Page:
By Peter Roff, Thomas Jefferson Street blog
Poor Harry Reid. For weeks, his main priority has been to get healthcare legislation through the Senate. And he's pushed hard, using just about every legislative trick available to him. Now, just when it started to look like he was making some progress comes the news that the folks back home have turned against it. In one recent statewide poll, 52 percent of Nevada voters said they didn't want the healthcare reform package Reid has been pushing so hard—and almost half of those said they were "strongly opposed," meaning they are likely to take their anger over the legislation out on their state's senior senator next November when he is once again up for re-election.
Nevada, for all of its Democrats, is not a liberal state. Reid joined the Senate leadership by proclaiming, or at least pretending, that he was a moderate who could help the leadership strike a balance with rank-and-file Democrats from places where liberalism was not the regular order of things. Now, with the House and Senate and the White House in definably liberal hands for the first time in more than a generation, Reid is caught between the national party and the folks back home, only 40 percent of whom say they are at all interested in helping him win re-election.
If he is able to find salvation it will come at the hands of his political opponents, who cannot agree on a strategy for defeating the healthcare bill. On the one hand are those who think the best way to stop the government's takeover of healthcare is to leave the bill largely as the Democrats have proposed it, to make them own every tax increase and spending hike and piece of rationing it creates. On the other are those who, fearful of its eventual passage, think the bill needs to be made as good as possible in order to mitigate the damage it might cause downstream.
Nowhere is this more clear than on the issue of abortion. Over in the House, the anti-abortion language offered by Rep. Bart Stupak, a Democrat, provided the only real hiccup Speaker Nancy Pelosi needed to suppress before moving to the vote on final passage. It made the House bill a pro-life bill by preventing the funding of abortions in the new healthcare regime and started a civil war among Democrats, a near majority of whom say that the final version of the bill going to President Obama for his signature must reflect the "pro-choice" position or they will not vote for it, in effect making the anti-abortion language a poison pill the Democrats will refuse to swallow.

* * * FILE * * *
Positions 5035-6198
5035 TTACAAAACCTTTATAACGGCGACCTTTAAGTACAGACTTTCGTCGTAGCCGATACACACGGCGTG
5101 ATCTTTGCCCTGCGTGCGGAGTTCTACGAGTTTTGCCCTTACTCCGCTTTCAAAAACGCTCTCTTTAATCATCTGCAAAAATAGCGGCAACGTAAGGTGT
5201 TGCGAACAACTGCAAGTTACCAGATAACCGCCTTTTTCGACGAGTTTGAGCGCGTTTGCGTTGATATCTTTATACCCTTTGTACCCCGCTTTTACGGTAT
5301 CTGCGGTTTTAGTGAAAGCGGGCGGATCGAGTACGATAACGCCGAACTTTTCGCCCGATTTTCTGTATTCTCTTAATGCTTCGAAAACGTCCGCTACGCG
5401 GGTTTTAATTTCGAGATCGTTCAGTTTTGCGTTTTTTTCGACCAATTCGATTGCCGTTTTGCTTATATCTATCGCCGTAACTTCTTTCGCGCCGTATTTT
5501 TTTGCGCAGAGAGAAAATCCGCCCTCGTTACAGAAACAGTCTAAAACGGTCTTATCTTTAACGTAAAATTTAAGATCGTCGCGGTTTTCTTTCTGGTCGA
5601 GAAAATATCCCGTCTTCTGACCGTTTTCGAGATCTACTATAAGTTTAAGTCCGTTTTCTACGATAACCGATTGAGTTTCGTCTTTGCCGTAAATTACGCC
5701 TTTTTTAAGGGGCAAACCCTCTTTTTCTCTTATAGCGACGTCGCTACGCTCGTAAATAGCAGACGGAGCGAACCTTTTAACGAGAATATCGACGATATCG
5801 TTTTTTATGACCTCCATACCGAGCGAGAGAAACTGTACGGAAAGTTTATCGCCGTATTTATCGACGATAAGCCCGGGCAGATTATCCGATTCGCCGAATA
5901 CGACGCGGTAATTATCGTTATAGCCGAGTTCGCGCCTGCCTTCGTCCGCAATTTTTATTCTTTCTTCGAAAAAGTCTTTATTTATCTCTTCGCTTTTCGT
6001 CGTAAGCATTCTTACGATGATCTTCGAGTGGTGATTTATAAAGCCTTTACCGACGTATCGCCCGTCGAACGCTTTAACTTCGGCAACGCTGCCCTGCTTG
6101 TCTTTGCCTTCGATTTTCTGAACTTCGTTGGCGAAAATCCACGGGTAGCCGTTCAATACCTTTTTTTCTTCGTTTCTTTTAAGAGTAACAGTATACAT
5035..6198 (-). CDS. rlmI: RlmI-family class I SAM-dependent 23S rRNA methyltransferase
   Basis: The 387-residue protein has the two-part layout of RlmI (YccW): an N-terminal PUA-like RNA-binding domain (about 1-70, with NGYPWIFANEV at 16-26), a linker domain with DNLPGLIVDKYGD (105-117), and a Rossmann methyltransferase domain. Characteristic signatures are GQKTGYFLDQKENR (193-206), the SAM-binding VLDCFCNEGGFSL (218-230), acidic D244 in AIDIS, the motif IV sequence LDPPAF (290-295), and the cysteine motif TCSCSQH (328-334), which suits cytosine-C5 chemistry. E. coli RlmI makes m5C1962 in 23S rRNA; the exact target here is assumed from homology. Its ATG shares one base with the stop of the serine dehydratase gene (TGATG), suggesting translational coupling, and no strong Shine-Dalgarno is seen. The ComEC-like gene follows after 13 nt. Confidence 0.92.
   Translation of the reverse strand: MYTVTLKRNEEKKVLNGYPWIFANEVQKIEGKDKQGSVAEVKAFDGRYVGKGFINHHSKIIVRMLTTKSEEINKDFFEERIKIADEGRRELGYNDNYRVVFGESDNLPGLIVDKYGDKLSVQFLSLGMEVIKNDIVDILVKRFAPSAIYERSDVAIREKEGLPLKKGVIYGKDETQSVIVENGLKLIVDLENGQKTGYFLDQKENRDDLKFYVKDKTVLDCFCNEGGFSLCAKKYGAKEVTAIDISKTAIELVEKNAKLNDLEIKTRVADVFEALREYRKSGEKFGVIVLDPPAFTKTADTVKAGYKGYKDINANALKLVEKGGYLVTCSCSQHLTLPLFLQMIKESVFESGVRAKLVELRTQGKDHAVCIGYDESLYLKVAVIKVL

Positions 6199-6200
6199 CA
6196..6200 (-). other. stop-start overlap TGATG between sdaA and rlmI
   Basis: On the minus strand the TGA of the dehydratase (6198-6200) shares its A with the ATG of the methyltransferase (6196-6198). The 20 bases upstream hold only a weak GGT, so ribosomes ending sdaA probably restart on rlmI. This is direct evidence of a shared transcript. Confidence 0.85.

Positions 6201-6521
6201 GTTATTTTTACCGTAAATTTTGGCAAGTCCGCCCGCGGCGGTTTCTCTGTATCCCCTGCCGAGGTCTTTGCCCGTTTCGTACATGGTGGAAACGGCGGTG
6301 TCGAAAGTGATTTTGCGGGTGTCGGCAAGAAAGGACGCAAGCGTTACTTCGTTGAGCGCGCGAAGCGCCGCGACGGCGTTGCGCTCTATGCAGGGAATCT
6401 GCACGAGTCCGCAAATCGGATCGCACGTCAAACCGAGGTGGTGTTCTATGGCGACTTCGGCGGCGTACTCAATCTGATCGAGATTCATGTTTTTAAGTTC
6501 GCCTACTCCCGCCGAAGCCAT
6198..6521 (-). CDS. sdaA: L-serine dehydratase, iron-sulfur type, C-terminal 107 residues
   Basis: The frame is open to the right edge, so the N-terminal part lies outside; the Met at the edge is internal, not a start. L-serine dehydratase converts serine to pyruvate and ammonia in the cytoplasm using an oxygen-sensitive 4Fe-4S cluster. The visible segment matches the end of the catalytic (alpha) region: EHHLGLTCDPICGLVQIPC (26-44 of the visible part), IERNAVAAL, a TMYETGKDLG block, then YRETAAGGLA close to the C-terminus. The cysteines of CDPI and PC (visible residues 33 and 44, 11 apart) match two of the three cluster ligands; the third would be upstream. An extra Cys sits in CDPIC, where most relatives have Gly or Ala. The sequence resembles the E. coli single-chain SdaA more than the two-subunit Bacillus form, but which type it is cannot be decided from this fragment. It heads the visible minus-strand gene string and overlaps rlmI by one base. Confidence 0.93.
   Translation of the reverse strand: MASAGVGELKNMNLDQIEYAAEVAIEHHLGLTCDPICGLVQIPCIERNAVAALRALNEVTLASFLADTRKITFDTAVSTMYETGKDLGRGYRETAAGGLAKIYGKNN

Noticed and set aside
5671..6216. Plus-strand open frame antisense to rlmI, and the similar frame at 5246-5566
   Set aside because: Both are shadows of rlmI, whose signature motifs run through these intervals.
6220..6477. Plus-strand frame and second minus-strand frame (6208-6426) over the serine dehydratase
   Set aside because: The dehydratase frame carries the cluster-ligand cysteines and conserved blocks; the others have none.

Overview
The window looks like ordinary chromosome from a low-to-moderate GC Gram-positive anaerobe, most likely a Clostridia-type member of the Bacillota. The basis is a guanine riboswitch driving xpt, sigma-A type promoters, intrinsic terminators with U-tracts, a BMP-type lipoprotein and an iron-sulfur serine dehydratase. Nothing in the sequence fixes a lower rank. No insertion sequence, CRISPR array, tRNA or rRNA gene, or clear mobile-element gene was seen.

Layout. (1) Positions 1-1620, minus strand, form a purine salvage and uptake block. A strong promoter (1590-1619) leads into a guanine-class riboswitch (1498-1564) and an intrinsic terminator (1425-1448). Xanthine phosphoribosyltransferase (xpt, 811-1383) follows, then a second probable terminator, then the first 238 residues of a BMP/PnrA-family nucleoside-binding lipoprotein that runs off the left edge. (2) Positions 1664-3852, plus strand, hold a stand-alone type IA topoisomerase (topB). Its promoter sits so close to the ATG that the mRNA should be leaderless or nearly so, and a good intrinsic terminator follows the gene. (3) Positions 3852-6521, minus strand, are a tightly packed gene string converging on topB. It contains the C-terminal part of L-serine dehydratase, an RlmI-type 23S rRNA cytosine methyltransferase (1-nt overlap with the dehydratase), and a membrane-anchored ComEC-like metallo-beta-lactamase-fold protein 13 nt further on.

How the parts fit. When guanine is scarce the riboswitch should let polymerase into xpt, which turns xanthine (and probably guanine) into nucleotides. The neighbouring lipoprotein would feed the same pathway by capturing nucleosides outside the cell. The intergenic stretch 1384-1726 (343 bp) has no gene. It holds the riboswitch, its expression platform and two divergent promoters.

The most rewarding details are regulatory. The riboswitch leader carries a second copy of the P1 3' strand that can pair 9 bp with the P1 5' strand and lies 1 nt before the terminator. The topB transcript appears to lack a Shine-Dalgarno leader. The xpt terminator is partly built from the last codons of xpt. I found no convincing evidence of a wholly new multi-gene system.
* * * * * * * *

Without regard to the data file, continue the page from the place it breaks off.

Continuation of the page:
Over in the Senate, the push is on to add similar language to the bill Reid is managing. Some on the right say privately that, with the abortion funding ban in both the House and Senate versions, the bill is likely to be stopped dead in its tracks. Others are not so sure. Larry Hunter, the former chief economist at the United States Chamber of Commerce who now publishes the SocialSecurity.org blog, says the inclusion of Stupak-like language in the Senate bill would actually pave the way for its eventual passage by helping Harry Reid lock in the vote of Sen. Ben Nelson, the Nebraska Democrat who has promised to vote with the Republicans to prevent anything other than an explicitly pro-life healthcare bill from coming to a vote.
Each side makes a powerful argument, but there is little predictive value in either. It is not certain House Democrats will vote down a healthcare package that includes the Stupak language, despite their bluster. They invite a near-permanent civil war on their own side if they do. It is also not certain that Nelson will keep to his commitments to the pro-lifers to vote against cloture on the Senate bill if his amendment is defeated—which leaves the Republicans on and off Capitol Hill divided on their strategy and, unintentionally, giving Reid the lifeline he needs.